How Cannabis Can Help To Quit Drinking
2 min

How Cannabis Can Help To Quit Drinking

2 min

The use of alcohol is ingrained within our society, and a pleasure enjoyed by many. However, for those wanting to cut down, the road can be tricky. Cannabis may have the answer.

To those who do not regularly enjoy the pleasures cannabis has to offer, replacing the use of one drug with another may seem counter-intuitive, or even redundant. However, switching out a harmful drug, like alcohol, with one that possesses next to no danger has many advantages, and more and more people are beginning to agree.

As cannabis becomes more accepted and widespread throughout society, more uses are being found for it. There are now a growing number of people who have struggled with alcoholism, and even just general over drinking, that are now finding solace in marijuana use. Although I have never personally had a reliance on alcohol consumption, it is easy to see why so many could make the transition. Just like alcohol, cannabis can effectively relieve stress, help us unwind, and allow the burdens of the day to float away. The thing is, cannabis does this without the gut-wrenching, headaches, grogginess, and general hangover nastiness the next day. And the big kicker: there is no risk of physiological addiction the way there is with alcohol – no shakes, cold sweats, insomnia, or nausea as the body craves for more.

It is a substitution that seems obvious in hindsight, yet has been hard for many to see – largely due to the myths surrounding cannabis. Until very recently, mainstream society thought cannabis was much more harmful than alcohol, and hurt both body and mind in irreparable ways. It has taken science quite a while to break down these walls and get to the crux of what cannabis is all about. Now that prohibition is beginning to crumble, and the lies that came with it, more research is actually finding, that if anything, cannabis is an effective exit drug.

A recent study into the use of medical marijuana found that the great majority of patients were using cannabis as an alternative to either prescription medicines, alcohol, or other illicit substance; all because it got them to the same place, but without any of the nasty side effects, addiction or risk of death.

Although cannabis can be an extremely relaxing and sociable experience, some can find it to be the opposite, causing anxiety. It is another reason that people often dismiss cannabis out of hand, or are slow to consider it as an alternative. However, not all cannabis is the same. It is often strains with high amounts of THC and little CBD that cause states of anxiety. A strain with a high CBD content can help balance out the effects, opening the way up for those who thought it was not a possibility.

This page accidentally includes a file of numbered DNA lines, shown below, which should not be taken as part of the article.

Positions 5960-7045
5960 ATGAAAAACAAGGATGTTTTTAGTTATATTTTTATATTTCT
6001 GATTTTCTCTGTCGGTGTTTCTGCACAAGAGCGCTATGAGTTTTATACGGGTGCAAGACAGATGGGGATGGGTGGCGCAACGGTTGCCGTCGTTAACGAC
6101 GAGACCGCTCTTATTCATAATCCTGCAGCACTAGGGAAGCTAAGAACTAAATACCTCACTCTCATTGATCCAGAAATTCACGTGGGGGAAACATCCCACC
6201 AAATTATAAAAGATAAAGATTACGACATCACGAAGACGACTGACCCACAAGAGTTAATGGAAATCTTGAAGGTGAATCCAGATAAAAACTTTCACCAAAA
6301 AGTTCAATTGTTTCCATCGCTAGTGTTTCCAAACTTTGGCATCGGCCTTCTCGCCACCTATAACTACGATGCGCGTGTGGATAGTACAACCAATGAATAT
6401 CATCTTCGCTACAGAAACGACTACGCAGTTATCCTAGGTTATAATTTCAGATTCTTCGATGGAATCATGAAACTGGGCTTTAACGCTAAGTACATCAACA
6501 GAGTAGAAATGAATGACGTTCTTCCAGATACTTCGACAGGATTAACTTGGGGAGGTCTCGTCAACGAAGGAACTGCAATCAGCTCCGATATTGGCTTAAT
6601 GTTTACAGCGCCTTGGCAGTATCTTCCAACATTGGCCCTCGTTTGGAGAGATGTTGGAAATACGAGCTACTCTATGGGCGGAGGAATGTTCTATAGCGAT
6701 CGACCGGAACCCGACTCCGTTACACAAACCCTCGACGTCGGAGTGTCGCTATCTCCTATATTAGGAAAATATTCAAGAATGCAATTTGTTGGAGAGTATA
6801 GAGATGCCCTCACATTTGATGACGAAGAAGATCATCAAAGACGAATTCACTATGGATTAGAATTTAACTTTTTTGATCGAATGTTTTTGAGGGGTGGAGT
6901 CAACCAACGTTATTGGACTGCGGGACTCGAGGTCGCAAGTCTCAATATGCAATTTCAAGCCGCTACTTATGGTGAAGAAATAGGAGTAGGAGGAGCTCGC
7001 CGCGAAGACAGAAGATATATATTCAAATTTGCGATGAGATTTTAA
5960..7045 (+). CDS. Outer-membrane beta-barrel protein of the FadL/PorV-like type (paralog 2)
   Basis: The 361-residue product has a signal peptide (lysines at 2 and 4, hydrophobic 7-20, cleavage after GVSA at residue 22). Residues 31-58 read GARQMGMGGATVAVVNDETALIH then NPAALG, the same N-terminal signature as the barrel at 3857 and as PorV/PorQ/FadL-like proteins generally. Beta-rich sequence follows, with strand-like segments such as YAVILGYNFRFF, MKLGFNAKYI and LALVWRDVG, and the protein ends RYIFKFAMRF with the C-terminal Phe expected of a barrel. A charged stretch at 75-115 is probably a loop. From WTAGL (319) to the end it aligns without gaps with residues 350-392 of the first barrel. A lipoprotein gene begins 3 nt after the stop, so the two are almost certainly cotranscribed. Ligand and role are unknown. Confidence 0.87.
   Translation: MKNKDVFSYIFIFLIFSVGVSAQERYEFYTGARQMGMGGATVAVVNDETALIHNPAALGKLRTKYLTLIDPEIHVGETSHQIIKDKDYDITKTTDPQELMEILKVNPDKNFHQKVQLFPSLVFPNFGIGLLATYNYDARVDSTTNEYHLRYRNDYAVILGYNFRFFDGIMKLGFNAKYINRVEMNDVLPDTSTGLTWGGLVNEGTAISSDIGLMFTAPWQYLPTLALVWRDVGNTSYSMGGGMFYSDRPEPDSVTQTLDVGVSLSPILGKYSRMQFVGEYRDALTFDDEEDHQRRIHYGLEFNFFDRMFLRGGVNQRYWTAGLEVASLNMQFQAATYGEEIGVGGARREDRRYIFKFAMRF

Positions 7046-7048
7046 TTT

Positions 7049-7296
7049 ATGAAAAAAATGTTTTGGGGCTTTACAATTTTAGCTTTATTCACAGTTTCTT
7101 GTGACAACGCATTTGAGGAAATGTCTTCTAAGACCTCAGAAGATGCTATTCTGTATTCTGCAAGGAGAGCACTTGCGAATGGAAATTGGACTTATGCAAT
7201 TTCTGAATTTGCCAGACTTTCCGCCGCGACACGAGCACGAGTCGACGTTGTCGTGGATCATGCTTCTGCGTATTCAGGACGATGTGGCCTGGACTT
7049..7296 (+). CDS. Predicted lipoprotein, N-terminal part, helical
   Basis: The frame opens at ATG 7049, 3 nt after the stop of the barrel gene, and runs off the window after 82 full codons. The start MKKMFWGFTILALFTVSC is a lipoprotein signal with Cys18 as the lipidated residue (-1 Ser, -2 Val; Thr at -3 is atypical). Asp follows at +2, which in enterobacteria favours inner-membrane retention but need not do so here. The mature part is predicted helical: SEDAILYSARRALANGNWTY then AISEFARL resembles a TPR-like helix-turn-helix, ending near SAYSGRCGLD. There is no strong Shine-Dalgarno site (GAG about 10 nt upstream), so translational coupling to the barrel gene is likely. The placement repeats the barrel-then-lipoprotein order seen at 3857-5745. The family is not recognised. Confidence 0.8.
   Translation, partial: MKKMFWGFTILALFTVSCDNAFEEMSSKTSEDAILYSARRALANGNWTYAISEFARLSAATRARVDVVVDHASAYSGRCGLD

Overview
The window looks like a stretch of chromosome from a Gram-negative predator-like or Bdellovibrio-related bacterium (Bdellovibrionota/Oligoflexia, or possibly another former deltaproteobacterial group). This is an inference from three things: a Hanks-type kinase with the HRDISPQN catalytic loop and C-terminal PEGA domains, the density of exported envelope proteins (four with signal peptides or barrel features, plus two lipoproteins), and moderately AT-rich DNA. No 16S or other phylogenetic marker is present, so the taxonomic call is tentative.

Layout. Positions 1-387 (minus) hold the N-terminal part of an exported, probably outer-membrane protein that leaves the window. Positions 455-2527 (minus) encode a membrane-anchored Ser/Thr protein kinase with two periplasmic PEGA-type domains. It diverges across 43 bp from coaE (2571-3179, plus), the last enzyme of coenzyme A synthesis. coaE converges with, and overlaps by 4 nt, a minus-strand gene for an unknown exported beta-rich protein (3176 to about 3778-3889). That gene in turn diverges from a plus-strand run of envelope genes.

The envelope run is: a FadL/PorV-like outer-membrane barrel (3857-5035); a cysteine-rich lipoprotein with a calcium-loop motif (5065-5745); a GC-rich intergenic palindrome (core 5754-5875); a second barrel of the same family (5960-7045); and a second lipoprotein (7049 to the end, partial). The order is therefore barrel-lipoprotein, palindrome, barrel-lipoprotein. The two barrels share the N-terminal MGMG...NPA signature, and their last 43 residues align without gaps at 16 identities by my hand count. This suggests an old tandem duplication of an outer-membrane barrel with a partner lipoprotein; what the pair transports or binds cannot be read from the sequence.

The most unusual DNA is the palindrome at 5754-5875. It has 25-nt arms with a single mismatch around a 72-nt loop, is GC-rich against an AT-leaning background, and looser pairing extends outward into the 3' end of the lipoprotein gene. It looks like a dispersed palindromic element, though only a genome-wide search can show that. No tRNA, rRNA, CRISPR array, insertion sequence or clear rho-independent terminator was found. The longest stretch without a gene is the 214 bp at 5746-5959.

So, cannabis is an effective substitute, but why? It is not simply replacing high A with high B; sure high B may be safer, but there is more at work here. As mentioned, alcohol can help us relax and be sociable in a similar way, which is going to make it appealing for moderate drinkers, but for heavy drinkers, there are withdrawals to contend with. Fortunately, the withdrawals I mentioned earlier, such as nausea, trouble sleeping, and tremors, are all things cannabis is pretty effective at treating. It gives those who are actively trying to give up drinking a milder substance with an active release from these withdrawals, without replacing them with others.

There is also the notion that cannabis makes us more mindful of our harmful habits. It allows us to assess the factors – which we would otherwise ignore – that enable their use. It can help those with a drinking problem actively break the hold of these factors. This is a notion believed by many scientists, such as Amanda Reiman, manager of the Marijuana Law and Policy Alliance, and author of the study Cannabis as a substitute for alcohol and other drugs.

I am not saying that marijuana is a miracle cure, and that one joint will instantly break a reliance on alcohol or help you cut down. The point of this article is to highlight the idea and evidence - both scientific and anecdotal - that cannabis can help people make a conscious change from a harmful substance to one with a relatively low risk – changing lives for the better. There needs to be a willing and active desire to change for the better, but cannabis has real power to enable this.

Luke Sumpter
Luke Sumpter
With a BSc (Hons) degree in Clinical Health Sciences and a passion for growing plants, Luke Sumpter has worked as a professional journalist and writer at the intersection of cannabis and science for the past 7 years.
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